Huang said that the future Volta GPUs would have an aggregate of 1TB/sec (that’s bytes, not bits) of bandwidth into and out of the stacked DRAM, and added that this would be enough to pump an entire Blu-Ray DVD through the memory in 1/50th of a second.
The future “Maxwell” GPU, which looks like it will come out around late 2013 or early 2014 if this roadmap is to scale, has its own memory enhancement, which is called unified virtual memory. Simply put, unified virtual memory will let the CPU to which a GPU is attached see into and address the GDDR memory on the GPU card and conversely will allow for the GPU to see into the DDR main memory that is attached to the CPU in a system.
But will Nvidia decide to allow users to enjoy a general OpenGL rendering speed that is at least on-par with the last few generations (ie. something that is not surpassed by the old 8800GT I have in my old machine).
My new ATI card does not seem to have this problem so much (at least in not having to enable certain options to make high-poly meshes workable).
It also depends on if they decide to maintain current CUDA speeds on the GeForce line (because I’m not sure if they might intend to require users to upgrade to a new Titan-esque GTX line to get a good level of performance).
Overall, the specs. on these future architectures look pretty good, but I still wouldn’t fully discount the possibility of having to spends thousands of dollars if you want full, unbridled performance.
Now I want to hear the people who said that the GPU rendering is not the way to due to the fact of the limit in the memory. I know it might be some other problems but the benefits on speed is right there and it´s far more faster than the CPU methods. In the next 2 years we may clear the memory limit and then… who knows… I’m always on the side of the GPU rendering and this re-enforce my opinion, the future is so bright for the GPU rendering
Memory will remain an issue for GPU rendering unless they put at least 16GB of stacked RAM on the GPU. Unified memory may seem like the solution for the lack of vRAM but the bandwith will still be an issue. DDR3 has up to 20Gb/s (Dual Channel). DDR4 could hit 40Gb/s. A GPU like the HD7970 or the NVidia Titan has like 300Gb/s. This could be a huge bottleneck for GPU rendering.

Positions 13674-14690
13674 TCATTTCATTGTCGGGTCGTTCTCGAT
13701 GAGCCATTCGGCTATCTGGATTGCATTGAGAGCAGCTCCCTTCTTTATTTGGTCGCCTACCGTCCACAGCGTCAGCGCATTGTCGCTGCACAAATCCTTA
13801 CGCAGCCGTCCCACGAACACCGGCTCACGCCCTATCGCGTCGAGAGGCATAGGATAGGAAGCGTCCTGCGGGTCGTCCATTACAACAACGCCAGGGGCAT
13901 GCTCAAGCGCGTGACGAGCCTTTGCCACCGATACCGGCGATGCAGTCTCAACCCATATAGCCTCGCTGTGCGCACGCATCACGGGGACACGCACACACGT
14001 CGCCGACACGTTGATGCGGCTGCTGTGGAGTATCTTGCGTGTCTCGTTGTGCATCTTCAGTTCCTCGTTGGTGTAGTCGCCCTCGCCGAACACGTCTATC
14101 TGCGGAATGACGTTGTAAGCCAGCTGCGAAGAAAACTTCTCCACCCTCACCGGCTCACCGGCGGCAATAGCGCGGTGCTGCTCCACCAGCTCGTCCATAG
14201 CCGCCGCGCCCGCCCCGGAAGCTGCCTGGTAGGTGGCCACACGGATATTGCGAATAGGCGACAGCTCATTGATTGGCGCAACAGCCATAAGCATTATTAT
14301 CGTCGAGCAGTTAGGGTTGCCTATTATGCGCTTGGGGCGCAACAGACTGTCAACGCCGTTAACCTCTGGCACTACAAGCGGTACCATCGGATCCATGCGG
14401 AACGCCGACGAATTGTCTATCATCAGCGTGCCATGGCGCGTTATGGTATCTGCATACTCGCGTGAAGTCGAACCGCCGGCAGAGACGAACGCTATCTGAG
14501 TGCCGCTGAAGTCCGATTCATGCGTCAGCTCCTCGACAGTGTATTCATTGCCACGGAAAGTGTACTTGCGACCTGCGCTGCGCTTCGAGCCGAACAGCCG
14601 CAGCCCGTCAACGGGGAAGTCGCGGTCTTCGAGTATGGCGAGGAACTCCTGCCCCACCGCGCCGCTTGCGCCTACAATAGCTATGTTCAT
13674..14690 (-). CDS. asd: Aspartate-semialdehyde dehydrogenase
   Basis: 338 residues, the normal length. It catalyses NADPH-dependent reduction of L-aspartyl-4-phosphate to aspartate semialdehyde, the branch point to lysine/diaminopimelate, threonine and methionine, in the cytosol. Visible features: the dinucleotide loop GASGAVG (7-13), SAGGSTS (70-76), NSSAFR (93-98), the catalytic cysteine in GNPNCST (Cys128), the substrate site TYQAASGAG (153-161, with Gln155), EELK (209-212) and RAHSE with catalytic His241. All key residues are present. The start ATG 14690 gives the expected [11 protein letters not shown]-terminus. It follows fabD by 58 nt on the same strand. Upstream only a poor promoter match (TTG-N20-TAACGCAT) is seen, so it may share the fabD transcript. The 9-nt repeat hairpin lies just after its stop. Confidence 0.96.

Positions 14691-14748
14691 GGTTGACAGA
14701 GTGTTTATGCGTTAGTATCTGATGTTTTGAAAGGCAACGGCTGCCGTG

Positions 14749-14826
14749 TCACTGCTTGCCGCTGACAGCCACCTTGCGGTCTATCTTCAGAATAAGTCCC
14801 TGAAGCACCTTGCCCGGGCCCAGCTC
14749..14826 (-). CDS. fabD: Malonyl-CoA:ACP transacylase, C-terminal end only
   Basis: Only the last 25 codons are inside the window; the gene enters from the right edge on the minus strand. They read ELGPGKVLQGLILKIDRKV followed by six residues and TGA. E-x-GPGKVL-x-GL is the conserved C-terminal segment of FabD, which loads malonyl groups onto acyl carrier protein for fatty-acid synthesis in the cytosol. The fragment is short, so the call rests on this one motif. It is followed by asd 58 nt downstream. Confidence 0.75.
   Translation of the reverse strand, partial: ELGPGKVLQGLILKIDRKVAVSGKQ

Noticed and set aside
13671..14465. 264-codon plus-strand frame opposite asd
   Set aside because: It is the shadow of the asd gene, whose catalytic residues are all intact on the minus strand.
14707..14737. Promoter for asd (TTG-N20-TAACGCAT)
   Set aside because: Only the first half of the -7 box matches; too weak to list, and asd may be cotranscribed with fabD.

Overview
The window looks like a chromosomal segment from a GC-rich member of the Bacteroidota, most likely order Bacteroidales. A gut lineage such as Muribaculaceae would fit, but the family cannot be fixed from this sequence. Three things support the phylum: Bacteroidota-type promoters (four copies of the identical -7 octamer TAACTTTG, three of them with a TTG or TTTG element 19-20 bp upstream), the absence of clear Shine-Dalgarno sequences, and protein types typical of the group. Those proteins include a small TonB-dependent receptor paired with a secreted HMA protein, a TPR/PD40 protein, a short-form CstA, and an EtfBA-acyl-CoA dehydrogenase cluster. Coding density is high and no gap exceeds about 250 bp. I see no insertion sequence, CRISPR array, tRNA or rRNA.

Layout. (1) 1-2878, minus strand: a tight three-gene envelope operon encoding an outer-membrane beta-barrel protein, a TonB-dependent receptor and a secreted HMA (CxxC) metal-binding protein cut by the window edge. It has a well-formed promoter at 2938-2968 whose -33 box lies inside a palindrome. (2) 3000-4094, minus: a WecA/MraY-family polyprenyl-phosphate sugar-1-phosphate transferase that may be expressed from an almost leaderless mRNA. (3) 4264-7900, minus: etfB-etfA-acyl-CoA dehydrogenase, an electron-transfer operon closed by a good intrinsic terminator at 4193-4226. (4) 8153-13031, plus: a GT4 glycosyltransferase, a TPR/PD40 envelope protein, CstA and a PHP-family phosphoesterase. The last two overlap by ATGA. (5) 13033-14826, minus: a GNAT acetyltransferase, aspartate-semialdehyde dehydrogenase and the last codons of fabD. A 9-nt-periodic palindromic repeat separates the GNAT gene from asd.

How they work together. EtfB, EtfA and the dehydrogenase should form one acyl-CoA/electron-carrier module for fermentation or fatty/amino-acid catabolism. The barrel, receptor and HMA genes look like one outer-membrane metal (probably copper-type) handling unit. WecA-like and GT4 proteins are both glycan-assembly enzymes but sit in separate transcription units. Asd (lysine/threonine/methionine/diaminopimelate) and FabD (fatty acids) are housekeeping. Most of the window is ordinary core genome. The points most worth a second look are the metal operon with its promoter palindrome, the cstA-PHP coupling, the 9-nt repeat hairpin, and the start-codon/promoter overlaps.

And on top of that, the GPU’s architecture will have to expand in a way that makes it a lot easier to program general tasks for. (ie. one reason why there’s no easy way for Cycles to have an optimal hair rendering solution for the GPU compared to the CPU).
There’s a number of things in 3D that are still very difficult to get working on the GPU (at least in a way that’s a lot faster than the CPU). The big challenge would this, how do you make programming for the GPU as flexible as programming for the CPU without sacrificing a lot of speed in the process? Because I’ve even heard of Otoy running into situations where it wasn’t easy to code a feature for Octane because of its pure, GPU-based nature.
I can’t speak for others, but at least for myself: I never meant that GPU rendering would never be the way to go, just that it isn’t the way to go right now.
And it’s not just because of memory limitations, it’s also because of lack of standards support. What’s nice about CPU’s is that, by and large, you can write once and compile-and-run anywhere (i.e. hardware vendor independence). Whereas GPU support tends to be a bit of a nightmare right now, where even within the same vendor you often need hardware-specific code to get it running on all cards.
The GPU landscape is just too wild right now compared to the CPU landscape, and a lot of development effort that could otherwise be spent on other things has to go into wrangling the wilderness if you’re trying to support GPU’s widely.
Once things are to a point where you can write code once, and with only minor easy-to-make tweaks get it to run on a wide range of GPU’s from multiple vendors… then it will be time for GPU rendering.
That’s not to say that trying to support GPU rendering is a bad thing. It’s not, it’s a great thing, and will help push the industry towards the above goal. But it’s always going to lag behind CPU support simply because it’s a pain to develop for right now.
Now I want to hear the people who said that the GPU rendering is not the way to due to the fact of the limit in the memory. I know it might be some other problems but the benefits on speed is right there and it´s far more faster than the CPU methods.
It was always obvious that the memory limit was one to be alleviated, sooner or later. It’s also obvious that you need a system of streaming in textures if you want to deal with hundreds of gigabytes of texture data - whether you are on the CPU or not.
I doubt you could honestly find somebody who really made that “it will never work due to memory limits” straw argument that you’re putting up with.
What wasn’t (and still isn’t) so obvious is how the programming model of GPUs will change. Developing complex applications (and by that I don’t mean things like Photoshop filters) for heterogeneous platforms such as OpenCL will likely remain unreliable and unproductive. Platforms like CUDA will progress and improve more quickly, but remain proprietary.
Also: The speed benefit isn’t really that significant for GPGPU rendering. We’re looking at a price/performance difference of maybe 2x or less compared to CPUs. At the same time, we can see the GPU break down at certain tasks like running the hair code (it’s actually slower!). At the moment, it’s unknown whether that problem can be solved - and it will take more engineering effort just to figure it out.